Dreadful grief was an understatement at the funeral service of the Rwandan journalist Charles Ingabire yesterday afternoon. It was more like the shroud on his death had descended on family members, friends and well-wishers bidding him final respects.
Several mourners we spoke to alleged being persecuted by government back home but none wanted their photographs taken or identities revealed.
Pastor Yeremiya, who had earlier moved around reminding the mourners to be weary of spies among them “intending to take information to their masters,” eventually let the cat out of the bag when he announced at the podium, “There is someone who has sent spies to spy on us.”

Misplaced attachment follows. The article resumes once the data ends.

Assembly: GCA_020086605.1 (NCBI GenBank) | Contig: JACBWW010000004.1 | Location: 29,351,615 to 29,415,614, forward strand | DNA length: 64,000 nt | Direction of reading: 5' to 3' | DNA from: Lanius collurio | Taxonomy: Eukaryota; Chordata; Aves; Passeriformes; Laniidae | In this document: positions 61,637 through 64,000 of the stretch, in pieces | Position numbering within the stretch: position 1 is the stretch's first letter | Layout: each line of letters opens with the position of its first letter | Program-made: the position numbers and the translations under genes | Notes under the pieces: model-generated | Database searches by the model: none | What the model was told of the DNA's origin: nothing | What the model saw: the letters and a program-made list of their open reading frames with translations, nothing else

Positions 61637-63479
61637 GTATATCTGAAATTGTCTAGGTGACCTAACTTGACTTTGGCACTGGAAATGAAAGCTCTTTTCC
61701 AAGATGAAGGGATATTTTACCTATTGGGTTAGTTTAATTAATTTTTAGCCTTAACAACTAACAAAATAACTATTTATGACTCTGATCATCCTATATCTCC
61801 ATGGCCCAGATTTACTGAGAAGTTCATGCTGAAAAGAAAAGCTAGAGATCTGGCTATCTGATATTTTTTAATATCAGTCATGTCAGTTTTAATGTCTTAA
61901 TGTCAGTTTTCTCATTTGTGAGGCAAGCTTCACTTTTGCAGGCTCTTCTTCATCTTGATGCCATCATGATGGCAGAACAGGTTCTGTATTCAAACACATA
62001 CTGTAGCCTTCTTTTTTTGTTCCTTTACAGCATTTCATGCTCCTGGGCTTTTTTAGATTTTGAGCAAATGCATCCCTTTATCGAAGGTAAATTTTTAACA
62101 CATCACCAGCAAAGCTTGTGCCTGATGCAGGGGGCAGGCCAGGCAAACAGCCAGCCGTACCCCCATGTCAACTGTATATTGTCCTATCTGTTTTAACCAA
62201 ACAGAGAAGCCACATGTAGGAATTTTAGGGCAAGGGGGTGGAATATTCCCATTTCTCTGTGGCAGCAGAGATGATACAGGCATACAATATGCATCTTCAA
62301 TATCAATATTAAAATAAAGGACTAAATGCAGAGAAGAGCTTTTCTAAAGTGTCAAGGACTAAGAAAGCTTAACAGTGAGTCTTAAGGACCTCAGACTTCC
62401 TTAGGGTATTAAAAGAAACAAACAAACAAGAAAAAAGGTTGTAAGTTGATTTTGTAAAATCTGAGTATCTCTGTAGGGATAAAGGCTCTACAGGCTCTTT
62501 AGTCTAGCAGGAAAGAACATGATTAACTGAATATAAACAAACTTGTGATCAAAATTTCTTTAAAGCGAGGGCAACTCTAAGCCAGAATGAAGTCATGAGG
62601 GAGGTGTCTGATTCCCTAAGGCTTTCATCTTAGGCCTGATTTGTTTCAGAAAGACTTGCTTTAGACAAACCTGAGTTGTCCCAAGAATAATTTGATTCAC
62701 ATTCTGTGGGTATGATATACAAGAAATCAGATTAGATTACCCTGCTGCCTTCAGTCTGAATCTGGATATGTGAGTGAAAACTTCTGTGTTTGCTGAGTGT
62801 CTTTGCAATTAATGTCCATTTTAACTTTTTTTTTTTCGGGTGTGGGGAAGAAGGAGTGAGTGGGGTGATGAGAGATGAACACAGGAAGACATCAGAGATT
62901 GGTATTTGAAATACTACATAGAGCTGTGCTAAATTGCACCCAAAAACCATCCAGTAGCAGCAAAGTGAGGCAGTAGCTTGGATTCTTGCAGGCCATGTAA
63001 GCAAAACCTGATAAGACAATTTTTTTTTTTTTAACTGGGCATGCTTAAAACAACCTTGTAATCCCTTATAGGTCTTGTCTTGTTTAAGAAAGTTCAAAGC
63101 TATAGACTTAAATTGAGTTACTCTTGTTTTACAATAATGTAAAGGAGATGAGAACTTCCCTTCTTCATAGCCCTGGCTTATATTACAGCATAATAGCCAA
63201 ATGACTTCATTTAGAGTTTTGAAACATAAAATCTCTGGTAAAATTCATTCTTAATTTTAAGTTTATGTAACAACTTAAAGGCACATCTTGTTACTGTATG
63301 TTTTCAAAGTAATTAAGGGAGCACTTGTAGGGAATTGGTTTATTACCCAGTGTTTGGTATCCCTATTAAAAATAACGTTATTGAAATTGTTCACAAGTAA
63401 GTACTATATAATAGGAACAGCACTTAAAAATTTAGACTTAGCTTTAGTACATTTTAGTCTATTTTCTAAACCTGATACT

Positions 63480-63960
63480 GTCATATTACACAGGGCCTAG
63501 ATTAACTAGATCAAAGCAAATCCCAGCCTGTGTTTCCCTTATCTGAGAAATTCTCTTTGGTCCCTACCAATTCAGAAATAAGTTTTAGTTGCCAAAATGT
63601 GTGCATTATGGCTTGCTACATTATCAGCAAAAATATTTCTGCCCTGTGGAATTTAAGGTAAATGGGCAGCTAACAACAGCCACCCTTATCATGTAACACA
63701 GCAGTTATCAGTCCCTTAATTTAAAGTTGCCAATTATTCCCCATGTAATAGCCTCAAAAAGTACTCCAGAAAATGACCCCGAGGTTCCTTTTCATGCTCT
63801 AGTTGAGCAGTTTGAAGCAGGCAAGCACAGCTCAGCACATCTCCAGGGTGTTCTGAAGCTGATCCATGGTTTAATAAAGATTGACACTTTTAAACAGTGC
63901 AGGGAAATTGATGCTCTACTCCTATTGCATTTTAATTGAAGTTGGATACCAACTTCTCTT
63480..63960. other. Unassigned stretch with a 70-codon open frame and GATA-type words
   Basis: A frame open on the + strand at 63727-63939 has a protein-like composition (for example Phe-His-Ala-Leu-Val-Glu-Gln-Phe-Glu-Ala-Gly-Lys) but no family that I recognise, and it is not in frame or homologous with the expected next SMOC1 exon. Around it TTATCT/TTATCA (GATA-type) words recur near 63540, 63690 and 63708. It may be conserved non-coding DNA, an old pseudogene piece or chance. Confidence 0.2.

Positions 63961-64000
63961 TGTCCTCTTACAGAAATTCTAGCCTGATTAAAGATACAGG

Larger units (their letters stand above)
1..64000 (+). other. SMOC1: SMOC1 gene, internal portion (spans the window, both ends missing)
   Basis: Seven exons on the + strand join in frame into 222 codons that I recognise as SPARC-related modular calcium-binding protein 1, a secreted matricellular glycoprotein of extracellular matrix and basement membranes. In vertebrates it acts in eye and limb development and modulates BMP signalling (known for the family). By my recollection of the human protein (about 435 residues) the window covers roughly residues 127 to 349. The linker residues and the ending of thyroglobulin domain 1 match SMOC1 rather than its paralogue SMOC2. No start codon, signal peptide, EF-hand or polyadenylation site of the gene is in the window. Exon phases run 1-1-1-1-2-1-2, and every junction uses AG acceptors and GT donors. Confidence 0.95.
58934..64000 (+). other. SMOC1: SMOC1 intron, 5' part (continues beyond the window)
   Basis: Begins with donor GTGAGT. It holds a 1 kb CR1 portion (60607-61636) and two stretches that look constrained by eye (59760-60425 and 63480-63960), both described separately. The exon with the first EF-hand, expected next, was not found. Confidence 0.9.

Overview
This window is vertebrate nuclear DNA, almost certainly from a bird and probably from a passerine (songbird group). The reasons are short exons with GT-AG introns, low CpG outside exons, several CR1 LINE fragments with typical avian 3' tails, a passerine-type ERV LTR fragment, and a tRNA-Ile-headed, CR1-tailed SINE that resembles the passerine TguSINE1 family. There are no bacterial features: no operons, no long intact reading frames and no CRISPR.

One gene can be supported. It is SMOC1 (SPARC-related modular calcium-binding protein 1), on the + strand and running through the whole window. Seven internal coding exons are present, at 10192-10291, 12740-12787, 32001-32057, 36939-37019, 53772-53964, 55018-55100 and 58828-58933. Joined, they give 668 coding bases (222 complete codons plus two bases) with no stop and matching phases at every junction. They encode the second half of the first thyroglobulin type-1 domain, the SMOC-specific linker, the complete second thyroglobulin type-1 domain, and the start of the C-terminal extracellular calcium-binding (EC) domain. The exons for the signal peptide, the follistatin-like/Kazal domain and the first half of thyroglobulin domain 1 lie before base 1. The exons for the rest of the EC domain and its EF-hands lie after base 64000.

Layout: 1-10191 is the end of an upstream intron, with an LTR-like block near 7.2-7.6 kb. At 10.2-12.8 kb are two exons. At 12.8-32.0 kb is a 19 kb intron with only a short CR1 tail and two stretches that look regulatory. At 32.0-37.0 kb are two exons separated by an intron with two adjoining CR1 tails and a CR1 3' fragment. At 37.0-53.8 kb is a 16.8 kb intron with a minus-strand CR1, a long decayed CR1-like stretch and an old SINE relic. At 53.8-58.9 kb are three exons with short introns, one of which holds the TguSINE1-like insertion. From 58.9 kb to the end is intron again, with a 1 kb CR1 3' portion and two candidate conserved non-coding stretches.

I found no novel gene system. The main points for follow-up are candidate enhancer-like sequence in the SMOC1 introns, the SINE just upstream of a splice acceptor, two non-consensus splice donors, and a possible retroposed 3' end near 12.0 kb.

Among the mourners were men in civilian clothes, most of whom had security gadgets. The men could be seen communicating on walkie-talkies as the service went on.
Ingabire, 32, was shot twice in the lower abdomen late in the night of November 30, by unknown people in Makies II Bar at Bukesa-Kikoni near Makerere, a Kampala suburb.
Police found five cartridges of spent bullets, which they suspected to have been discharged by a Sub Machine Gun that was used to shoot Ingabire, at the scene of crime.